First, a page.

Half of all births were attended by midwives at the turn of the 20th century; immigrants from Europe brought their midwifery tradition with them like the midwives who were brought over on the slave ships from Africa.”
Ironically, half of all births were attended by midwives at the turn of the 20th century; immigrants from Europe brought their midwifery tradition with them like the midwives who were brought over on the slave ships from Africa. The tradition of “Black Granny Midwives” continued in the rural South halfway into the 20th century, they provided much simpler care and attended both Black and White women (Rooks, 1997). Many Grannies were trained through public health departments in the mid-twentieth century to “upgrade” their skills. Similarly, in the late 20th century and early 21st century, ministries of health in the lesser developed regions of the world called for upgrading of Traditional Birth Attendants (TBAs) skills to be able to manage complications of childbirth, an approach which some say has failed (Anderson, personal communication, 2008). The world’s maternal health experts have concluded that only access to skilled health professionals–midwives, nurses, and doctors, will lower the rate of maternal deaths worldwide. This is good news, as the benefits of midwifery care are slowly becoming recognized as a solution to address intransigent trends in maternal and infant mortality.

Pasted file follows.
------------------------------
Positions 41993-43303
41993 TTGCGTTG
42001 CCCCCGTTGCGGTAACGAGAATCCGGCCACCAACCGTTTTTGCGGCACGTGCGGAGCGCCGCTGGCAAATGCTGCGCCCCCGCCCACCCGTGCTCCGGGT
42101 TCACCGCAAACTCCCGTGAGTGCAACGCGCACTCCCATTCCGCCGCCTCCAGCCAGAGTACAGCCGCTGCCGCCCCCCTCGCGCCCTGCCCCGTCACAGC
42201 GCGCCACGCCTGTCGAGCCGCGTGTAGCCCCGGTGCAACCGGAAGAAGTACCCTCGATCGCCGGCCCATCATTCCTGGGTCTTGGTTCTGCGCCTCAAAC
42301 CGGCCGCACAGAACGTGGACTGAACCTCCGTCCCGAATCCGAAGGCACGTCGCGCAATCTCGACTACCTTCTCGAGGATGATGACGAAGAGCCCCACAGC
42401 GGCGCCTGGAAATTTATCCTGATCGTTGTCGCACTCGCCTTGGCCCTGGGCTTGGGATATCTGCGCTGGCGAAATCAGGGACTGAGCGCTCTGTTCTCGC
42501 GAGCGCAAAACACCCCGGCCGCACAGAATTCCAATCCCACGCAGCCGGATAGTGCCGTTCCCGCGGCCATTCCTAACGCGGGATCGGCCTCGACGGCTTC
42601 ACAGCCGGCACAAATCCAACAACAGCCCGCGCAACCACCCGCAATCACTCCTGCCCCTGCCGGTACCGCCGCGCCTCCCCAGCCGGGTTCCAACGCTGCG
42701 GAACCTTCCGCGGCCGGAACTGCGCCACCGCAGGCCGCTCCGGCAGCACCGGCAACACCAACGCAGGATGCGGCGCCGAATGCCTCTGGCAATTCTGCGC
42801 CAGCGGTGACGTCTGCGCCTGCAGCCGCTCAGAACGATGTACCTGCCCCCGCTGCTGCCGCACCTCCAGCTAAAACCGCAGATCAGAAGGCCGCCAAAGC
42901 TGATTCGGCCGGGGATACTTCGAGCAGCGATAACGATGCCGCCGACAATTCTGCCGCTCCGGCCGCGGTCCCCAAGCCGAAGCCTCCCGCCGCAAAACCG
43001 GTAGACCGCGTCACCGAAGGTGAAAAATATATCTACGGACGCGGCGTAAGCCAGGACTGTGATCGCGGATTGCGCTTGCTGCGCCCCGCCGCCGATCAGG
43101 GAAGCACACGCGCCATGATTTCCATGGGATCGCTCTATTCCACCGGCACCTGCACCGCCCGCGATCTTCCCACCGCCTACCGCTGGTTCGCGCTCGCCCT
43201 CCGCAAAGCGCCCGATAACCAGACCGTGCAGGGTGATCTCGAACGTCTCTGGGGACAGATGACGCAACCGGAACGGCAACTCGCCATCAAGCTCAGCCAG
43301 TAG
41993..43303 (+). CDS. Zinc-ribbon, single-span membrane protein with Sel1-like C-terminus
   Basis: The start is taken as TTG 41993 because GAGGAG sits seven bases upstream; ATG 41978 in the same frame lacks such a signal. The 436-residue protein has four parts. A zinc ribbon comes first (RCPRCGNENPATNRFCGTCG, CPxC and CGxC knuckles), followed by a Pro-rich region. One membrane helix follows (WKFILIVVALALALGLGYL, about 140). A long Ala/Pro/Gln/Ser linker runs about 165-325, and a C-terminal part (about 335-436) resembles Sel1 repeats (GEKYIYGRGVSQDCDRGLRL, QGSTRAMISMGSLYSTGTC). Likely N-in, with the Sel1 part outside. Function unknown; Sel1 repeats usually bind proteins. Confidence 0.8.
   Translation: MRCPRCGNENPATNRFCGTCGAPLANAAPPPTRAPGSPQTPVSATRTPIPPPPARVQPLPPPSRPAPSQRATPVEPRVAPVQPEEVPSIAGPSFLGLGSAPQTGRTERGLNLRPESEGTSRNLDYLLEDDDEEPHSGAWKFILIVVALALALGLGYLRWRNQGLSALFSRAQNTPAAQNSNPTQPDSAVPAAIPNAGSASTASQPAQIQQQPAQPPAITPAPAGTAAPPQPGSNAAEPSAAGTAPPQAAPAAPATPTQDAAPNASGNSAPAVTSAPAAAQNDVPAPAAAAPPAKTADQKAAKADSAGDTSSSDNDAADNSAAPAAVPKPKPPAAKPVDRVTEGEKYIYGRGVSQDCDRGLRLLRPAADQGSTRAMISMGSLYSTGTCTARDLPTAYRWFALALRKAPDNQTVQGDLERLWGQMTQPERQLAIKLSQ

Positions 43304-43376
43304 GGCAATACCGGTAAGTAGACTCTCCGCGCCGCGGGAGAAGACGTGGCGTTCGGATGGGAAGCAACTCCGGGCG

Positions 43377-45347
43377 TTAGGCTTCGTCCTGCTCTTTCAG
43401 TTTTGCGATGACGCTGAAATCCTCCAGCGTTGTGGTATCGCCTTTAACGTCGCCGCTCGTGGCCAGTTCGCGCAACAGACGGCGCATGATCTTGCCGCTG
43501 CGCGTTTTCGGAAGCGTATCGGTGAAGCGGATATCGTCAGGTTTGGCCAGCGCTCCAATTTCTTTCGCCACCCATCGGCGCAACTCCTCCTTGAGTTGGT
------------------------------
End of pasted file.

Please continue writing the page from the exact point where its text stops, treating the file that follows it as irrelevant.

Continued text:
At the turn of the 20th century, immigrants from Europe brought their midwifery tradition with them like the midwives who were brought over on the slave ships from Africa. The tradition of “Black Granny Midwives” continued in the rural South into the mid-20th century (Rooks, 1997).
Few Grannies still practice today, however International Center for Traditional Childbearing is restoring the traditional healers and midwives in the Black community, their mission is to cultivate indigenous midwives and doulas of African-American heritage to address the alarming disparities in African-American infant and maternal mortality. In America in 2022, African-American women are 4-5 times more likely to die of pregnancy-related complications compared to European-American women. African-American babies are 2-1/2 times more likely to be born premature and die within the first year of life compared to babies of European descent. African-American women also have the highest rate of cesarean section in the USA (Center for Health Statistics, 2021).